Category: "Greenleaf 2011 Spring Fling - Baxter Pointe Villa"

Turning walnut into cherry

by brae  

For one of the rooms in my Spring Fling, I wanted a dark wood floor.  All I had on hand was a sheet of walnut wood flooring.  I cut a larger portion than I needed for the room and taped it to a flat board.

click image to enlarge

I brushed on FolkArt Antiquing Medium, covering two or three boards at a time, and then wiped it off immediately.

click image to enlarge

There were a few boards that were lighter to begin with, so I added some more antiquing medium and let it sit for a minute or two before wiping away the excess.  It helped it blend a bit more.  After a few minutes, I took a barely damp cloth and wiped the boards again to bring back the grain.

Here it is mostly dry with a scrap of the original walnut next to it, before any finishing sealer.

click image to enlarge

I think it's still not as dark as I wanted or maybe just too red for what I'm looking for, but I will let it dry completely before continuing with any additional experimentation.  Either way, now I know how to get a deep cherry wood floor!  :D

My Spring Fling has termites!

by brae  

Cut, cut, there any wood left?!!  :O

Vintage Millie August kits - part 2

by brae  

I finished the couch over the weekend, and now I've finally tackled the chair.  I found the instructions to be a little lacking in comparison to the couch, so I was glad I finished the other kit first.  It helped me figure out what to do when I wasn't sure about the directions.

The couch didn't have a side chair counterpart, but I thought this would work well as an alternative.  But, I didn't want it to look like a vanity chair so much as a comfortable modern chair.

Photo from kit box

To that end, I cut off the top curve on the back.

Initially, instead of doing the multiple pleats around the chair, I mimicked the skirting I had done for the sofa to tie the two pieces together.

It turned out okay, but I felt it didn't have the same polish as the couch.  The problem was that the original design took all the extra fabric from pleated skirts into consideration and therefore the seat was cut large.  I didn't cut the seat down when that step came around not thinking about this end my skirts ended up looking too thin for the overall lines of the chair.  I didn't care for the bulge in the middle.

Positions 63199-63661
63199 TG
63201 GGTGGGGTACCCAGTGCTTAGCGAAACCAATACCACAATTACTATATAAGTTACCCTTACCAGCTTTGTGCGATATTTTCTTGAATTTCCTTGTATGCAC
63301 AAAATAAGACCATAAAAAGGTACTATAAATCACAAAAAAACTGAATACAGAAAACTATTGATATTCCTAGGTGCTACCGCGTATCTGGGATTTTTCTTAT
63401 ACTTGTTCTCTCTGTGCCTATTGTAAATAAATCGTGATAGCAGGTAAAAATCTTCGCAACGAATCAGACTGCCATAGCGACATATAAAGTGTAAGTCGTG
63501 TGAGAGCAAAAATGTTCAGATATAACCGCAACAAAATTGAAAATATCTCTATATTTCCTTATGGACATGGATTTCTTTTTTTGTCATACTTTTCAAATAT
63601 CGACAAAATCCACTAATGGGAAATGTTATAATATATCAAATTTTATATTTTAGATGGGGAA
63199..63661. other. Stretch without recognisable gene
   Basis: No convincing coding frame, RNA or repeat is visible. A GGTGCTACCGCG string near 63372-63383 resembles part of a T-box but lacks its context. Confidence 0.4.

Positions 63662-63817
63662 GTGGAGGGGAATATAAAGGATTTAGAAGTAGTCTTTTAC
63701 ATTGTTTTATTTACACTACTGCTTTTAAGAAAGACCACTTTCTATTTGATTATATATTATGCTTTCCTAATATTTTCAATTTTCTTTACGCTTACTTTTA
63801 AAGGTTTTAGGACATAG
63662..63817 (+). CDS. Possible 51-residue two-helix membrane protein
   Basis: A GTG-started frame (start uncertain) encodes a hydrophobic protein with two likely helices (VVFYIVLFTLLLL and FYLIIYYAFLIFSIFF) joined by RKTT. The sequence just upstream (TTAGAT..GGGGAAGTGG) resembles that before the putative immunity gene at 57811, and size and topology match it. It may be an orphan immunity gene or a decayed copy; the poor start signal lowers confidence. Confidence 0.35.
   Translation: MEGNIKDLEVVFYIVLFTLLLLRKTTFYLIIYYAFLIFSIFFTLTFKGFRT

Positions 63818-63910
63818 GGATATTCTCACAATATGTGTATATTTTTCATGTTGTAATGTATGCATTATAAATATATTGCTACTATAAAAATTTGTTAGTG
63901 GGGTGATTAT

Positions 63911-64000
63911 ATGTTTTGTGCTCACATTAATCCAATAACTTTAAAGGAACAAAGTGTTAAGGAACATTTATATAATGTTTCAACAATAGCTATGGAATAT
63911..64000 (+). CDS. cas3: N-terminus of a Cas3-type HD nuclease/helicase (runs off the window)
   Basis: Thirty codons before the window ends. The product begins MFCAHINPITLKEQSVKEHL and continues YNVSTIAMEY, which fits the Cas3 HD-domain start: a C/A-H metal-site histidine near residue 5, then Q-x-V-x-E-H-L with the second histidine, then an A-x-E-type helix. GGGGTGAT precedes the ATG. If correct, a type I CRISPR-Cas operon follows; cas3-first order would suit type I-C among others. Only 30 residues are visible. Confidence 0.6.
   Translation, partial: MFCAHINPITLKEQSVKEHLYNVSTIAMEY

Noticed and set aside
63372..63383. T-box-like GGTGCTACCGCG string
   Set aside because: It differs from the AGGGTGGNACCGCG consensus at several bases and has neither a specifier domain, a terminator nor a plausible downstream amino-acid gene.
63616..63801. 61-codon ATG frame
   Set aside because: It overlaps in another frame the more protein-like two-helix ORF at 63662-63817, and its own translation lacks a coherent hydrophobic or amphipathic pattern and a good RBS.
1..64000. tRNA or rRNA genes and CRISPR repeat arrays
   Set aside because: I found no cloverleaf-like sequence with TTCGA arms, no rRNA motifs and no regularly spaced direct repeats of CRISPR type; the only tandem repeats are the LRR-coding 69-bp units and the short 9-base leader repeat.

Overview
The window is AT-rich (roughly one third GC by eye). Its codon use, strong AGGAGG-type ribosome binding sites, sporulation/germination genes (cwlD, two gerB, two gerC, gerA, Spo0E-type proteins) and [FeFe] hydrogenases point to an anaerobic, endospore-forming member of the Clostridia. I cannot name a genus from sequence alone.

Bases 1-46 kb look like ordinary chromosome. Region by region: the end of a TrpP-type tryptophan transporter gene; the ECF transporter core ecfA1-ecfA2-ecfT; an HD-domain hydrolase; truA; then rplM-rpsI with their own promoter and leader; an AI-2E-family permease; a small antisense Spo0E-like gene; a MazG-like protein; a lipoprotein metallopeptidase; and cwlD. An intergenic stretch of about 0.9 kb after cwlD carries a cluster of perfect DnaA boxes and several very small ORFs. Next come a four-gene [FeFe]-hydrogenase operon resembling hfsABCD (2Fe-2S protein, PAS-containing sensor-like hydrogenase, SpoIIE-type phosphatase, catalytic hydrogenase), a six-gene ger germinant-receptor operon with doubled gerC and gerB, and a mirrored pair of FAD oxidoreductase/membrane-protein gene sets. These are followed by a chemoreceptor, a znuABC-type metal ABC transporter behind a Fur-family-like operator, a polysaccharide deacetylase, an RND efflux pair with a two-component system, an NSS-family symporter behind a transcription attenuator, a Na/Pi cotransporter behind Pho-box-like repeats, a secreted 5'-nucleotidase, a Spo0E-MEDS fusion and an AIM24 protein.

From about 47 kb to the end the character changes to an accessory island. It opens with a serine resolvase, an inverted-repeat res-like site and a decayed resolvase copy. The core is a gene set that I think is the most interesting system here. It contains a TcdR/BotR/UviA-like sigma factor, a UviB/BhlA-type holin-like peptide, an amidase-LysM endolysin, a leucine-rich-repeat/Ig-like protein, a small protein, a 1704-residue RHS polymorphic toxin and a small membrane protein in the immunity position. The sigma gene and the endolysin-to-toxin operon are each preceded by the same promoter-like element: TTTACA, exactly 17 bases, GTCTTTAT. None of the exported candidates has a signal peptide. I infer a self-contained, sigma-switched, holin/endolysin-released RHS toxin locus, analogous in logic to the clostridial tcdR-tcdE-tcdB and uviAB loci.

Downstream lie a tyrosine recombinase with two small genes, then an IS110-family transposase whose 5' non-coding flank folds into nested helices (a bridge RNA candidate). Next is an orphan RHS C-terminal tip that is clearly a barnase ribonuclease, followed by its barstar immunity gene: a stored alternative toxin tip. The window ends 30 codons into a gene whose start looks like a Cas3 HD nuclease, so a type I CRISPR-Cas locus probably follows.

My only real option was to remove the outer trim and the skirts and cut new pieces from the spare fabric included in the kit, because removing the seat assembly to cut it down would have meant tearing the whole thing apart.  Not at all tempting.  :\

I still didn't want the multiple pleats, but I had to assemble one to see how thick it was.  Once I had that measurement, I was able to figure out how much thickness I needed to add around the base to make up for the lack of the pleats.  I added 1/16" thick balsa wood around the sides and front.

I cut new corner pieces, skirts and the thin finishing trim.  I was able to salvage one piece of trim from the first go around, but it was a little short in the back once fully assembled...but we won't look at the back.  ;]  I reassembled the skirts and trim and ended up with a much better result.

It fits with the couch nicely, I think.    Hurray!

Vintage Millie August furniture kits

by brae  

I found these two kits at a local hobby store that was having a moving sale.  The fabric seemed a bit rough for scale, though the finished photos on the kits looked wonderful.

I had some ivory muslin in my fabric stash that seemed softer, but I stuck with the original fabric in the end and was glad I did.  :D

My general impression was these kits are very thorough and have excellent detailed instructions, though there were parts that had no illustrations when you could have used some.  I chose to make a photocopy of the pattern pieces before cutting them just in case I had to start over with my muslin fabric.  I also copied the figure drawings so I didn't have to keep flipping the paper over between the instructions and the drawings, which happened to be on opposite sides from one another.

I tackled the couch first, and it went well from the start.  Since the kit was old, the foam had yellowed significantly, so I lined the sides and front of the couch with natural muslin before adding the finished fabric.  I didn't want to take the chance that the yellow would show through once the couch was complete.

The most challenging part was creating the welting, or cording, but it's the one element that really adds to the realism of the piece.  Real life sized upholstered furniture has this detailing and it was worth the frustration and effort to get it to work.

All in all, the couch took me the better part of a day to put together, so I haven't gotten to the chair just yet.

I added some plaid cushions stuffed with seed beads.

The kit has you build the couch as you would build one in real life size.  I learned a lot putting this kit together and will put these skills to use the next time I make an upholstered item.

Ara, who has a blog called Addams Family Mini-Mansion, uses a small wood artist's model when she builds custom furniture.  I thought this was a brilliant idea, so I bought a couple myself from Barnes & Noble to use when either making kits as in this case or for when I get around to scratch-building more furniture.  They are 5 3/4" tall, so they equate to a person about 5'9", which is perfect for getting the proper scale of things.  They don't articulate all that well, but they do a good job for me since I have no actual dolls to put in my miniature dwellings.  :]

What the devil is she doing?!

by brae  

Wouldn't you like to know?  ;]

The cut pieces are a little scary, aren't they?  No turning back now.  :]

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